That TV debate: two play to their strengths, one doesn’t

Instant reaction department:

This was a debate between three rival party leaders, not a triathlon.  The media insistence that there has to be a “winner” is fundamentally fatuous.   It’s not the Grand National nor even a general election.  All three (Brown, Cameron, Clegg) performed better than some obervers expected, although as experienced politicians they damn well should have done.  The media’s instant commentators were united this evening in awarding the palme d’or to Clegg, some even asserting that this LibDem triumph may have decisively changed the terms of the election campaign, although there seems to be no consensus as of tonight on which of the two serious parties will be the beneficiary, and no-one apart from Clegg (who insists on keeping an open mind on the question) is going so far as to predict that Clegg will be forming the next government.

The fact is that the debate did nothing to alter the relative strengths and weaknesses of the three contenders, nor the perception of them.  Clegg’s obvious strength is that whatever happens, he’s not going to have to carry out his pledges and policies:  he’s magnificently free to say what he likes in the certain knowledge that he’ll never be held to account, under the stresses of holding office in the real world, for the practicality of his prospectus.  Given that glorious freedom, he was bound to shine.  But there was what ought to have been a fatal flaw in his performance:  he couldn’t resist the temptation to represent the other two parties as being essentially indistinguishable, which they are not.  “A plague on both your houses” was a message that no doubt earned him easy approval, but in the end it’s a shallow and irresponsible stance for a serious politician to adopt.  Do the LibDems share more of Labour’s values and core principles than they do the Conservatives’?  Clegg declines to answer this basic question.  It’s a populist cop-out.  But it did the trick, anyway with the commentariat, and probably with many of those viewers who stuck it out for the full 90 minutes of the debate.  It has probably earned LibDem candidates some new votes, perhaps even a few more seats:  but that’s important only in terms of its impact on the fortunes of Labour and the Tories, and that’s extremely hard to assess.  Moreover, there are two more 90-minute debates still to come before polling day, and by the end of the series the glamour of the “plague on both their houses” trope may have begun to wear a little thin.

No more needs to be said about Mr Clegg.

Gordon Brown’s strength, which he exploited skilfully in the debate, was his obvious command of the issues and the fact that he alone of the contestants actually grapples with them every day as the man with the power and responsibility for taking action on them, not just talking about them. This gives him a gravitas and authority that were painfully lacking in the other two debaters.  Brown’s countervailing weaknesses are equally obvious.  He has been a senior member of a government that has been in power for 13 years, so on every policy initiative he is vulnerable to the question why he hadn’t done it before.  As the incumbent, he is automatically held to be responsible for the present state of the nation, which — in fact through no fault of his own — is in the depths of the worst recession for generations.  He lacks charisma and is plausibly believed to be a bad-tempered bully who terrorises his staff.  He’s seen as indecisive.  He’s a formidable intellectual who resorts to statistics and economic analyses that don’t fit easily into the sound-bite culture favoured by a debate in which each intervention is limited to just a few seconds.  He has, though, a certain granite-like quality and a depth of knowledge which some of us find impressive.  Others find it boring, which as we know is the ultimate PR sin.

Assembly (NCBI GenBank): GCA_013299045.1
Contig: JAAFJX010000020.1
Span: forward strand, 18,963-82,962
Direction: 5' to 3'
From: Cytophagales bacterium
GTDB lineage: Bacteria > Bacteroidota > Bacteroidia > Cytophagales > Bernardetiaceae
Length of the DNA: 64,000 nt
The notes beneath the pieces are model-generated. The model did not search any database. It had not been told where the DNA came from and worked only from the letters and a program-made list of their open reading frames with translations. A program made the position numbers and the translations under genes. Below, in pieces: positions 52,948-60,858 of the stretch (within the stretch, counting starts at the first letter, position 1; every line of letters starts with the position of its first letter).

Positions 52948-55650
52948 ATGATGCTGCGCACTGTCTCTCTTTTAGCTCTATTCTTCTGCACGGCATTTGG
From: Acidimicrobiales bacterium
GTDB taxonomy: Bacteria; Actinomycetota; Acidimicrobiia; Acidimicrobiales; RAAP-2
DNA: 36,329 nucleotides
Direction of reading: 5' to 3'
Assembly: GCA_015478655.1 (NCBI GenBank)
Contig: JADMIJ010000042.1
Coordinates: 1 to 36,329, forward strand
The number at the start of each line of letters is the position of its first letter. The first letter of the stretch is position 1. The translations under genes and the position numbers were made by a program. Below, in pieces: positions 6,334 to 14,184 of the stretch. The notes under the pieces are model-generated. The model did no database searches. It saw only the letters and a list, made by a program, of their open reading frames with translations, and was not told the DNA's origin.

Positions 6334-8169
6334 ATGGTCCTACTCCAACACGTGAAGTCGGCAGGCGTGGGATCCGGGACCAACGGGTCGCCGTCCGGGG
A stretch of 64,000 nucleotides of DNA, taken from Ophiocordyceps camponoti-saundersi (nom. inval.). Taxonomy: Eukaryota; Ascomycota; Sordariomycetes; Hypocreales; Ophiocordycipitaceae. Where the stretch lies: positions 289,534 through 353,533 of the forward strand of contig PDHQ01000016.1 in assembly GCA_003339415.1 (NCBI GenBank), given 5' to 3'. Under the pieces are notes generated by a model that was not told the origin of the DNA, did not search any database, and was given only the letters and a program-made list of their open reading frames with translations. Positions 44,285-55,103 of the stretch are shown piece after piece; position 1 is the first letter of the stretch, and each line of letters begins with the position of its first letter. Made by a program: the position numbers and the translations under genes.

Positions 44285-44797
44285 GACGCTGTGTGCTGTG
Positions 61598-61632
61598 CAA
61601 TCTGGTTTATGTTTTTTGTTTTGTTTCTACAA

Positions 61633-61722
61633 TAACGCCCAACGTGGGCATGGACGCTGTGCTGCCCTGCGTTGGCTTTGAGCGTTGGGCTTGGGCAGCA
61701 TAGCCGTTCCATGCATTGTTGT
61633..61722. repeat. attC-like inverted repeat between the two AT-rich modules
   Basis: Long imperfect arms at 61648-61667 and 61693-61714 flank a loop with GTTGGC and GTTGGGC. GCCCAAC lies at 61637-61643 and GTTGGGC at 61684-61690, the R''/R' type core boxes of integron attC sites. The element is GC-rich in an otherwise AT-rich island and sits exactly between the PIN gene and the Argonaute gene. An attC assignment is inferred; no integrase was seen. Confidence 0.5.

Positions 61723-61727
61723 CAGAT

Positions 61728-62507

Cameron’s strengths are equally obvious:  he’s fluent, he can’t be held responsible for the current problems of the nation and the world, he’s quick and agile, he’s young and I’m told that some regard him as good looking.  In my view he’s shallow, easily blown off course by conflicting pressures and the desire to be everything to all men (and women), easily yielding to the temptation to use slick populist slogans that win the Daily Mail’s and The Sun’s knee-jerk approval:  putting increasingly ludicrous figures on the amounts of government ‘waste’ that he’s going to eradicate within weeks, pretending that eradicating waste is different in its effects from drastic cuts in government expenditure, adopting fake macho attitudes to crime and prisons, pretending that he’ll pay down the national debt while simultaneously reducing taxes on the mega-rich.  His debating style is to me, anyway, unpleasantly reminiscent of the Oxford Union or even the fourth form debating society in a mediocre school.  He has a habit of pursing his lips in prim disapproval that often reminds me of Hugh Gaitskell, whom I think Cameron resembles far more closely than he resembles the younger Tony Blair, with whom he is often compared.  I thought all these weaknesses came out strongly in the course of the debate.  He seemed to me no match for Brown’s authority or for Clegg’s freedom of manoeuvre.  He failed, above all, to sound or even look like a prime minister-designate.